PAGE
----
Then George took his sword and smote off the dragon's head, and all the people hailed him as their deliverer. But George bade them give glory to the Lord; and he remained and taught  them the new faith, so that the king and the princess and all the people were baptized. And when George died he was called St. George, and it fell out finally that he became the patron saint of merry England. 

Here is an alternate Audio version too
What the younger children did enjoy was making paper swords to 'stab the dragon through the heart' aka pin the tail on the donkey style. This amazing to me was actually one of their favourite activities.
Rogan had drawn this dragon the previous day for us to use
I then simply drew some paper swards and cut them out. The children then decorated them with crayon. You could easily make this a more elaborate craft with cardboard and stick on jewels etc.
Arwen was keen to use hers before the game.

Resouces we used:
St George colouring page
St George colouring page 1
knighted colouring page
Banqueting hall colour page
Medieval Kitchen colouring page
Withdrawing room colour page
knight colouring page
word search
On line word upper case and lower case word match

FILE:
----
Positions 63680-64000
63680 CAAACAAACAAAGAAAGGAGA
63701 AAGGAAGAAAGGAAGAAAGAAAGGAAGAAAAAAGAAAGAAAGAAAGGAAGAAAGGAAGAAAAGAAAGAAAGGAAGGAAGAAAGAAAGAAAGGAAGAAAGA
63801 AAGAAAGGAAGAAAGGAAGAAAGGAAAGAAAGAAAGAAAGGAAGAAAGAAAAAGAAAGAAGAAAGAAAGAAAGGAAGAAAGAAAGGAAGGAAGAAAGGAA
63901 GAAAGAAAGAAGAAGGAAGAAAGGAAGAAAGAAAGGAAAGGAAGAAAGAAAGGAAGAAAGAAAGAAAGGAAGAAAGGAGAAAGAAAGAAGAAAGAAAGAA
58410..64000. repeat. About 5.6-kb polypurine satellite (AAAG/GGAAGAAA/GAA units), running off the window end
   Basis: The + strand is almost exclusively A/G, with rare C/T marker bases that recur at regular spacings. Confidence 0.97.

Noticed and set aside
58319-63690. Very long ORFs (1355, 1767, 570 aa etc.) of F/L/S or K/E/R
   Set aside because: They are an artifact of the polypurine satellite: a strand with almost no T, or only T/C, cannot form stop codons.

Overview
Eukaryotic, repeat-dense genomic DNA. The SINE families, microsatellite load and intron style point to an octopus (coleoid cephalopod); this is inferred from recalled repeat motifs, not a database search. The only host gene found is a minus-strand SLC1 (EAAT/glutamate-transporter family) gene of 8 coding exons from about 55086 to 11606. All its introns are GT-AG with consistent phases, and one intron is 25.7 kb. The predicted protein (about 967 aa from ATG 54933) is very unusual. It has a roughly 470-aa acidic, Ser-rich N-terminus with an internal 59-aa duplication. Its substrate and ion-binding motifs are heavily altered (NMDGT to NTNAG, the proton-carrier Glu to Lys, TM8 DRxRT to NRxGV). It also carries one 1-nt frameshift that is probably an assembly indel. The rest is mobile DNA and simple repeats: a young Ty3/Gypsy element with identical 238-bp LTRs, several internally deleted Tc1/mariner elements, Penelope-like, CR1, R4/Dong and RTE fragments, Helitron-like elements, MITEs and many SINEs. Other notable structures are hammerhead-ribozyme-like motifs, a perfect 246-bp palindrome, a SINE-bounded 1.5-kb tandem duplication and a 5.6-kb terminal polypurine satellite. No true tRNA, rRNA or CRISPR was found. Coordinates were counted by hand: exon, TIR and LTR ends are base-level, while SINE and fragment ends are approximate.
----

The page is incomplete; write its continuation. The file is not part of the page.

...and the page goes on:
Knights theme mazes
Castle colouring pages
Elementary grade Reading text
jumbled spelling words
counties of England word search
Cities of England word search
words in alphabetical order
on line word search
on line crossword
Knights theme pages - lots here
Images for children to discuss
Small Unit study
Party Ideas
Of course we had to do a play this year as well
Just before we started I realised we no longer had a St George shield so I quickly made one up using a plastic coated fruit box we had lying around and painting a red cross on the front
Then I cut some elastic and stapled it to the back for a  hand hold and presto we had a VERY durable shield.
Later in the day I found that St George had picked up his Princess and carried her on his horse to safety. Notice there are some other knights in the play scape now. Perhaps they were trying to win the princess's hand, well no mater St George has dealt with them.
After dinner we played 'stab the dragon with the sword.

We didn't get to making our dough bread Dragons but perhaps we will get to it on Michaelmas this year.

Prayer to St George~
Almighty God, who gave to your servant George boldness to Confess the Name of our Savior Jesus Christ before the rulers of this world, and courage to die for this faith: Grant that we may always be ready to give a reason for the hope that is in us, and to suffer gladly for the sake of our Lord Jesus Christ; who lives and reigns with you and the Holy Spirit, one God, for ever and ever. 

Novena to St George

Blessings to you and your homes,